BRAIN HEALTH
The New Workout

Dozens of Boomers in the Westcott Lakes community in Tallahassee, Fla., are getting their workouts without ever breaking a sweat, thanks to the life fulfilling community’s regular “Brainerciz” classes.

It’s only one example of a workout trend more and more Boomers are investing their time and money in – maintaining their brain health.

Brain stimulation is vital to every aspect of our daily lives, from thinking to remembering to feeling to working. Even as debilitating diseases such as Alzheimer’s and dementia claimed the minds of more and more once vibrant seniors, it was often ignored by health and fitness gurus for focus on more traditional areas of health, such as physical exercise and diet (which are both important components of overall health maintenance).

But thanks to thousands of Boomers striving to stay physically and mentally sharp as they begin to hit their 60s, increased attention to brain health has swept the nation.

Case in point – the U.S. market for home computer software aimed at brain fitness reached $225 million in revenues in 2007, according to a SharpBrains report. That was an increase of $125 million from 2005.

The research and advisory firm estimates the figure will reach $2 billion by 2015.

“There does seem to be an increased interest among aging ‘baby boomers’ and others in ways to maintain mental clarity,” said Dr. Mark Williams, head of geriatric medicine at the University of Virginia Health System.

“Some of the reasons may be the aging of the population, the increased prevalence of memory difficulty with aging – although importantly aging www.retiresouth.com 7 does not cause memory loss – and the proactive lifestyle of the boomer generation.”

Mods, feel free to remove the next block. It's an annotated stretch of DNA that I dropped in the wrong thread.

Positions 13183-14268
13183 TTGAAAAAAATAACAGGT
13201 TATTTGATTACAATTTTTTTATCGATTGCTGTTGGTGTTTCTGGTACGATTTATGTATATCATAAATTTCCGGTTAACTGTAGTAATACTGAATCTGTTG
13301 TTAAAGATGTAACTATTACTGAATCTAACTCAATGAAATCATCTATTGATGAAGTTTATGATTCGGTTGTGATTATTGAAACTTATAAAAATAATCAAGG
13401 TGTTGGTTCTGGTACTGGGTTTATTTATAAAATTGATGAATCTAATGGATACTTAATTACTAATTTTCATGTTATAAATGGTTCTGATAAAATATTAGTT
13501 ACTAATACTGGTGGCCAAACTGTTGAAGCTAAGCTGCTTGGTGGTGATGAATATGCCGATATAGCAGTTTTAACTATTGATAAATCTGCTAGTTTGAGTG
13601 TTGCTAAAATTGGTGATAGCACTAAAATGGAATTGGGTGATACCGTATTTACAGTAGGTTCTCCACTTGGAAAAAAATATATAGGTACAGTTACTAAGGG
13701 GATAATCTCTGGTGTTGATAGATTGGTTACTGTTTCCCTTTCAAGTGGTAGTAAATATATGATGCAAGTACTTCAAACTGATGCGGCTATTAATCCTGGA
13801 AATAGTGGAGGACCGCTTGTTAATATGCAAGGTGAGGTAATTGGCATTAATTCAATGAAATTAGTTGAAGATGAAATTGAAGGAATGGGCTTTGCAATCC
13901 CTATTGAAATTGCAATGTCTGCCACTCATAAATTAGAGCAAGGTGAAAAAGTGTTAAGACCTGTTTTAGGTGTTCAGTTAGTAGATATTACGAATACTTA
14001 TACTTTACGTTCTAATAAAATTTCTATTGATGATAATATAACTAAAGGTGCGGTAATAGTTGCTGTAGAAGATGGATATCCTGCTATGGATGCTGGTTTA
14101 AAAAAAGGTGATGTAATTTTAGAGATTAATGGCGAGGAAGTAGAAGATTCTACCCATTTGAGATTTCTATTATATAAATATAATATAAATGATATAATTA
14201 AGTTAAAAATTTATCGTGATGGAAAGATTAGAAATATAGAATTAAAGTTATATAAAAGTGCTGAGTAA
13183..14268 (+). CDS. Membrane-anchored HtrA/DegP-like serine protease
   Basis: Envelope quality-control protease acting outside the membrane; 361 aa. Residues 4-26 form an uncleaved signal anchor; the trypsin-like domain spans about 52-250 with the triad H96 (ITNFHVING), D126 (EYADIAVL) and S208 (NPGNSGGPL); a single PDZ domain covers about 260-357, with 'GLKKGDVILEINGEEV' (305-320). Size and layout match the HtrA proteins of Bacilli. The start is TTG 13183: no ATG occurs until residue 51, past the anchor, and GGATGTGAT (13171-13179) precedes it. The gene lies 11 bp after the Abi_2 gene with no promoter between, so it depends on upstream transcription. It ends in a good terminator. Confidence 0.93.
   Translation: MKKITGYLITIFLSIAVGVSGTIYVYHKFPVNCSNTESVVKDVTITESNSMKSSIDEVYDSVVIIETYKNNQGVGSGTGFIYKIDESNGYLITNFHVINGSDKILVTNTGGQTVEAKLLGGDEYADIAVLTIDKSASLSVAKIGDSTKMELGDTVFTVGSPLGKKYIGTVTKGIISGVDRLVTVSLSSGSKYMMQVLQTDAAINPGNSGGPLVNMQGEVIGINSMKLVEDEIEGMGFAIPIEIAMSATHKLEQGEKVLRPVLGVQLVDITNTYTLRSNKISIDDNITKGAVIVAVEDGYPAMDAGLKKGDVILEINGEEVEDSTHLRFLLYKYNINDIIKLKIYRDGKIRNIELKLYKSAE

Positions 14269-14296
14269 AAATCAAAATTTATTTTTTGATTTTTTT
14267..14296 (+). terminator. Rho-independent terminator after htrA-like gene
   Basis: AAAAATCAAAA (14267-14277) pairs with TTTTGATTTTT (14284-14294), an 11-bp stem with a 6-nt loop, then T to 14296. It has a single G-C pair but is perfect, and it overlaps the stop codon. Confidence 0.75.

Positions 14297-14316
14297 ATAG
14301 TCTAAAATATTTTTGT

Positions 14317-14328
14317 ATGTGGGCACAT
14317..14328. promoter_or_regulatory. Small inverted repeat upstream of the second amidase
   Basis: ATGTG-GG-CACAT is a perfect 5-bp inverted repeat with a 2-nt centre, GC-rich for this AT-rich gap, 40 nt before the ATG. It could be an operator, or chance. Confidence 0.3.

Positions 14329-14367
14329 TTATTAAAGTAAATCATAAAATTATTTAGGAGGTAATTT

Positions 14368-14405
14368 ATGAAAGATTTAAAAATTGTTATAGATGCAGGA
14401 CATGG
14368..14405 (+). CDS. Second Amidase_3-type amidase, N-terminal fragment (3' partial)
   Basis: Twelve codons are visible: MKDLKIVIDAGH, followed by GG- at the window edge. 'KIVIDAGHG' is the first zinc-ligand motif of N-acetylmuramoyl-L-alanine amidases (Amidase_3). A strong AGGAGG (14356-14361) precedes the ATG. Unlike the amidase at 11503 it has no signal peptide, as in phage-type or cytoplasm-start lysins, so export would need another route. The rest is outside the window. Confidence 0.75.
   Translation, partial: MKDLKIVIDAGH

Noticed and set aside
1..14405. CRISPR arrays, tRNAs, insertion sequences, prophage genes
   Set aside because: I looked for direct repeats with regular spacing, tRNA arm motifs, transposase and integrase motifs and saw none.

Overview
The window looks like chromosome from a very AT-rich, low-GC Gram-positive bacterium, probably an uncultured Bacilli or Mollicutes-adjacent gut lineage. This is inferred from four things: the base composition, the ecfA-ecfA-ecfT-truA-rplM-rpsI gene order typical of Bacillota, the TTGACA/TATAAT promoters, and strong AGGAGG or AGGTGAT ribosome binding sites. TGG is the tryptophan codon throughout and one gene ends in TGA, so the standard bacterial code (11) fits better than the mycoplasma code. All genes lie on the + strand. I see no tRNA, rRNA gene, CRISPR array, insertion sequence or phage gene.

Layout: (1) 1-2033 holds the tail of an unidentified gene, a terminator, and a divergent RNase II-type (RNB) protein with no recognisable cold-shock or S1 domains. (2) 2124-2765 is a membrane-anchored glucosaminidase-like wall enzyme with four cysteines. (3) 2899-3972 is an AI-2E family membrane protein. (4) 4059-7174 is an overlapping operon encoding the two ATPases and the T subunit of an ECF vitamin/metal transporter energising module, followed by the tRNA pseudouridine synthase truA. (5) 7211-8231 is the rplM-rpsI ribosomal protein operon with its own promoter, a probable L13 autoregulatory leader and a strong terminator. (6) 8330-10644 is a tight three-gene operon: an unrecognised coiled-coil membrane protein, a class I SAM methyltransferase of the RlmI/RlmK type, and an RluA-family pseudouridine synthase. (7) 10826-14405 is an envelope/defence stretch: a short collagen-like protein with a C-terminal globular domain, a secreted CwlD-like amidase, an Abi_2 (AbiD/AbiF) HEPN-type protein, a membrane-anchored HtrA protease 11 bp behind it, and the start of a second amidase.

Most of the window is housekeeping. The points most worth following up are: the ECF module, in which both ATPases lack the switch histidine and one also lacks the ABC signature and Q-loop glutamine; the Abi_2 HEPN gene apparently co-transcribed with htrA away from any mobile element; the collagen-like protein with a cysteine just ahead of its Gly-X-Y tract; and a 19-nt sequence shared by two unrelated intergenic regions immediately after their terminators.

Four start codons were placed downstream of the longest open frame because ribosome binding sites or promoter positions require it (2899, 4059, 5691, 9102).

‘USE IT OR LOSE IT’
While neuroscience is a very active field, Williams, author of “The American Geriatrics Society’s Complete Guide to Health and Aging,” said much additional information is needed to determine how best to keep aging brains active.

While there’s an increased interest in brain-healthy therapies that keep aging minds quick, medical experts are fast to point out that many brain-fitness programs cannot offer specific results.

It can’t cure Alzheimer’s and consumers should use common sense, read a variety of sources and be cautious of exaggerated claims and “miracle cures” when seeking out a brain workout program.

Still, a good rule of thumb for keeping your brain sharp is the advice the Human Resources person at work would always give you about your vacation time. Use it or lose it.

“(It’s) just as applicable to keeping mental processes sharp as for any other system,” Williams said. “Physical and mental exercises seems important as does varying the daily routine. Try new things, experience new experiences, break your daily routine periodically.”

A BRAIN-HAPPY PLACE TO LIVE
The Westcott Lakes community is full of Boomers who don’t want to wind down their lives sitting in the rocking chairs out on their front porches, said Christopher Mulrooney, a regional vice president of Praxeis, which develops “life fulfilling communities” – a phrase the company has trademarked.